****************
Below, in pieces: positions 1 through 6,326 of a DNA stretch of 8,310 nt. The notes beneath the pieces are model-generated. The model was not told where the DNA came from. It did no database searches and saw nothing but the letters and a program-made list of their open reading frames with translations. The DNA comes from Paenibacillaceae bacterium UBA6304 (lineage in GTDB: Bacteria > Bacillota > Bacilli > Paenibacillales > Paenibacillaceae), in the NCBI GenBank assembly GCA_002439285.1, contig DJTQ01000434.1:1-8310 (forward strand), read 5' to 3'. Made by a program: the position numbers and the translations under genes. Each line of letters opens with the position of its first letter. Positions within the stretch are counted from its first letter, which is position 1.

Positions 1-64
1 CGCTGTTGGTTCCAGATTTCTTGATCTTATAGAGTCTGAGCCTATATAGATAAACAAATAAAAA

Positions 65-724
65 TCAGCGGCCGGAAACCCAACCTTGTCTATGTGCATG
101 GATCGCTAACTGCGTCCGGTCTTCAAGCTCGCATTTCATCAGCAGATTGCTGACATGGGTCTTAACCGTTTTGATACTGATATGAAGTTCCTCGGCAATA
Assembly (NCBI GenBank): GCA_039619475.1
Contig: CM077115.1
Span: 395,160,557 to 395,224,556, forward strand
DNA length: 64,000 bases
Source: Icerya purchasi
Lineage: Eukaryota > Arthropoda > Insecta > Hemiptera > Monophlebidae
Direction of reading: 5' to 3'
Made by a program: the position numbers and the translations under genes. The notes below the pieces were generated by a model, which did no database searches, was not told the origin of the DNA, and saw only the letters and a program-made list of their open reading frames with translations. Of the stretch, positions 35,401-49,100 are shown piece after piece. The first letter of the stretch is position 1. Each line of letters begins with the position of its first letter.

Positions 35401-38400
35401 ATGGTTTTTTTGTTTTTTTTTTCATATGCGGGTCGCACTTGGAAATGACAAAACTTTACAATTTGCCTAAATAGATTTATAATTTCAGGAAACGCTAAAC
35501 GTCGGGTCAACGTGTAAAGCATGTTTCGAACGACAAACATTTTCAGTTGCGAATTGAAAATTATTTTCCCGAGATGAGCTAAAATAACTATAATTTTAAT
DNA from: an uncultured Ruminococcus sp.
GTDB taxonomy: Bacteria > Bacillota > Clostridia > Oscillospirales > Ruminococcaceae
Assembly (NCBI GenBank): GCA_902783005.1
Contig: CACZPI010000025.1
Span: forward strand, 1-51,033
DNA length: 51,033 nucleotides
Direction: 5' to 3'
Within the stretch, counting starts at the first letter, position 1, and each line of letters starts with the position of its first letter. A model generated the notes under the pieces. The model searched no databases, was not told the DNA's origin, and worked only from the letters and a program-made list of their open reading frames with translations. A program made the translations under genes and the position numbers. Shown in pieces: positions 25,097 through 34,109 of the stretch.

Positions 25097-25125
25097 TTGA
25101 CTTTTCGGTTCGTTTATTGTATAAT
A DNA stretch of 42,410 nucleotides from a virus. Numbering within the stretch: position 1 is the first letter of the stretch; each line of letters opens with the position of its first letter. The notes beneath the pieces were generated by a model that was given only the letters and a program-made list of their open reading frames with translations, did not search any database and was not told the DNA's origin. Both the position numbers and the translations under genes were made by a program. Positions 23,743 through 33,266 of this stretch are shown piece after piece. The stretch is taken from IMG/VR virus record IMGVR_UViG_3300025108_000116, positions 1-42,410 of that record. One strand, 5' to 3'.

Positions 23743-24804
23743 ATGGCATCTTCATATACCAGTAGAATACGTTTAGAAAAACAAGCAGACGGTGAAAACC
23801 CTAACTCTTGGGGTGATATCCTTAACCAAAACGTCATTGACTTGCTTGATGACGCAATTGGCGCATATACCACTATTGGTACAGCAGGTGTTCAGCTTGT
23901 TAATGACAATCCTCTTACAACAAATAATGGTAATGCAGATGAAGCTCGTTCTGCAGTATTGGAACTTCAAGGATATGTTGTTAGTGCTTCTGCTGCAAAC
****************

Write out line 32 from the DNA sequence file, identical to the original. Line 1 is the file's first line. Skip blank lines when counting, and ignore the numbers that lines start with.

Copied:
23801 CTAACTCTTGGGGTGATATCCTTAACCAAAACGTCATTGACTTGCTTGATGACGCAATTGGCGCATATACCACTATTGGTACAGCAGGTGTTCAGCTTGT